finish your practice where you are going.”
TKV Desikachar Switzerland 1978

Whether or not I like it, I should know where I am……

Whether or not I like it, I should know where I am

“Whether or not I like it, I should know where I am.
Otherwise we try to draw the line from where we are not to where we want to be.
Therefore the first point must be understood and then we can go to the next point.”
– TKV Desikachar France August 1983

Yoga is a process that evolves…..

Yoga is a process that evolves

Yoga is a process that evolves,
from an enquiry into our limitations,
towards an inquiry that expands our potentials.

Yoga is when the mind is completely absorbed in the great force within.

oga is when the mind is completely absorbed in the great force within

“Yoga is when the mind is completely absorbed in the great force within.”
– TKV Desikachar France August 1983

Sometimes we try to transmit what we cherish……

Āsana_5_web

“Sometimes we try to transmit what we cherish.
This is not viniyoga.”
– TKV Desikachar France August 1983

We never know when we are going to die……

We never know when we are going to die.

“We never know when we are going to die.
So we must prepare for death.
Because at the moment of death you become what you think.”
– TKV Desikachar France 1983

Manasika Sādhana – Mind has a part to play……

Manasika Sādhana – Mind has a part to play.

Manasika Sādhana
Mind has a part to play.
We can either direct or restrain.
Mind mentioned a lot in Yoga texts.
i.e. Attitude of Saṃtoṣa – mental contentment also a Sādhana.

Also Bhāvana.
Also Yama and Niyama.
When Yama and Niyama accomplished they become Siddhi.

Svādhyāya example of Sādhana – Study to know something about oneself or others.
Adhyayayana – To repeat exactly what is said by your teacher.
Based on three steps:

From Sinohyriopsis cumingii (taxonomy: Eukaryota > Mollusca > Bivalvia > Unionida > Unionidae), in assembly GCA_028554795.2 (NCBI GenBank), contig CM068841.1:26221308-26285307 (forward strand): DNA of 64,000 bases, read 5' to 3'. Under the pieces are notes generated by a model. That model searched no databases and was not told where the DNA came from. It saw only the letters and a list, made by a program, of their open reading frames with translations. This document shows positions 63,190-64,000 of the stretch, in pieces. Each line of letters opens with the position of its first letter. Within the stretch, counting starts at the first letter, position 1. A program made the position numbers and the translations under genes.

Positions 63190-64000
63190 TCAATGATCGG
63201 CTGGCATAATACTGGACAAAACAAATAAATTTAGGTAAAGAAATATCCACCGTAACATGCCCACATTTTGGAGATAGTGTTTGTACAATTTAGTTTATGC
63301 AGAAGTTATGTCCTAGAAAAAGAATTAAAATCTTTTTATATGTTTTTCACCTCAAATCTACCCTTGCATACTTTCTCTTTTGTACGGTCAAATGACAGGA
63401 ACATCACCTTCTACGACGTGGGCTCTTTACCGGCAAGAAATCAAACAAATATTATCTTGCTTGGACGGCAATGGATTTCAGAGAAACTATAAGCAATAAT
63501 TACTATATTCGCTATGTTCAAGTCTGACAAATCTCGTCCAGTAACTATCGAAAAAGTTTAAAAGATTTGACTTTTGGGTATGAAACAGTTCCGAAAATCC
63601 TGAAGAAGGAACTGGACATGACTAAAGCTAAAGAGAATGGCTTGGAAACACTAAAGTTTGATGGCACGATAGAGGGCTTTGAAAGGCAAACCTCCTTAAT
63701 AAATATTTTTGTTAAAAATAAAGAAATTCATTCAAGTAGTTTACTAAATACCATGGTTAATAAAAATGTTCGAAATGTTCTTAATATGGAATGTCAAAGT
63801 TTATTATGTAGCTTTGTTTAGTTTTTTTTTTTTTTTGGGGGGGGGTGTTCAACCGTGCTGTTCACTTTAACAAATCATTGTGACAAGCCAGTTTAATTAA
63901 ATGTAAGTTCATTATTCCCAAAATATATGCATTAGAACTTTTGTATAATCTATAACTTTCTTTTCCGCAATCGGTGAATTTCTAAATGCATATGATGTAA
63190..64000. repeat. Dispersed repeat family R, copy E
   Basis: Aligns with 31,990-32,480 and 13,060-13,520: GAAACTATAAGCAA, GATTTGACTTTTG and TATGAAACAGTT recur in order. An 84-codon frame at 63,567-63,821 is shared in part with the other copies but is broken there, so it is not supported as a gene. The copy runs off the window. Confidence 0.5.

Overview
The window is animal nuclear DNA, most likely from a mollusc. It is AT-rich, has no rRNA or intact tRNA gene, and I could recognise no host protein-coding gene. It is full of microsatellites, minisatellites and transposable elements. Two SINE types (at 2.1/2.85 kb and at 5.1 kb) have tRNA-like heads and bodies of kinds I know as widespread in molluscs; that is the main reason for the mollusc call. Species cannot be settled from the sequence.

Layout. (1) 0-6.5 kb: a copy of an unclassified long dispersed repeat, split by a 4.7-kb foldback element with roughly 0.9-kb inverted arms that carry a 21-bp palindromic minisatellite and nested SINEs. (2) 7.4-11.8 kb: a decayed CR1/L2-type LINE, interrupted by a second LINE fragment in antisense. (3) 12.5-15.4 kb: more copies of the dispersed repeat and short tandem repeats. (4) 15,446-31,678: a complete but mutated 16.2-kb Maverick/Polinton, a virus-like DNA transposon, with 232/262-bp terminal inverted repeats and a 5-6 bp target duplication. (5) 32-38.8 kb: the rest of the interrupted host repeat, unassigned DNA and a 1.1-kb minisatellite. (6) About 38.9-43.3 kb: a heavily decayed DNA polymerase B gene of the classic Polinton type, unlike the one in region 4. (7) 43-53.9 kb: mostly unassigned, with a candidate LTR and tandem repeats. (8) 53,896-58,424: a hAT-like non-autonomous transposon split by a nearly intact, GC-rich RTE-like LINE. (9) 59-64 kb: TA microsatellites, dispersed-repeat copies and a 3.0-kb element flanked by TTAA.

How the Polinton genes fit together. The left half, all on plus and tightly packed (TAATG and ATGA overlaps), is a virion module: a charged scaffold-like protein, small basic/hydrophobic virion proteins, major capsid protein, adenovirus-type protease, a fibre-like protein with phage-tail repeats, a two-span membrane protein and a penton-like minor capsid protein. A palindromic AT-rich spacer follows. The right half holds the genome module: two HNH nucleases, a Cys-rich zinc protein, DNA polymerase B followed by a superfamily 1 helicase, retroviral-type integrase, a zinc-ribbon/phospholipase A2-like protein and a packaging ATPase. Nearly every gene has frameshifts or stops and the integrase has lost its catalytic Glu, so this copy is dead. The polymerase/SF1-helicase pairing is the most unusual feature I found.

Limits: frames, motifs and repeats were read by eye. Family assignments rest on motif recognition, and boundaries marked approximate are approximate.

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Aindriyika Sādhana – Concerning the Senses……

Aindriyika Sādhana – Concerning the Senses

Aindriyika Sādhana – Concerning the Senses.
FoodDiet – Temptation – Restraining the tongue.
Many things concerning senses of smell, taste, sight, touch, hearing.”
TKV Desikachar France 1983

Śarīrika Sādhana – Keeping the body fit and well……

Śarīrika Sādhana – Keeping the body fit and well.
In the language of Patañjali Āsana is mostly Śarīrika Sādhana.”
TKV Desikachar France 1983

There are categories of Sādhana relating to Body, Breath, Senses and Mind.

There are categories of Sādhana

“There are categories of Sādhana relating to Body, Breath, Senses and Mind.”
– TKV Desikachar France August 1983

Yoga Cikitsā is about Respecting the Problem and Treating the Person

Yoga Cikitsā is about Respecting the Problem and Treating the Person

Yoga Cikitsā is about
Respecting the Problem and Treating the Person
Rather than
Respecting the Person and Treating the Problem

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Yoga is trying to do something for oneself.

Yoga is trying to do something for oneself

‎”Yoga is trying to do something for oneself.”
TKV Desikachar England 1976

Krishnamacharya also decided that you could be in one posture and do a number of variations.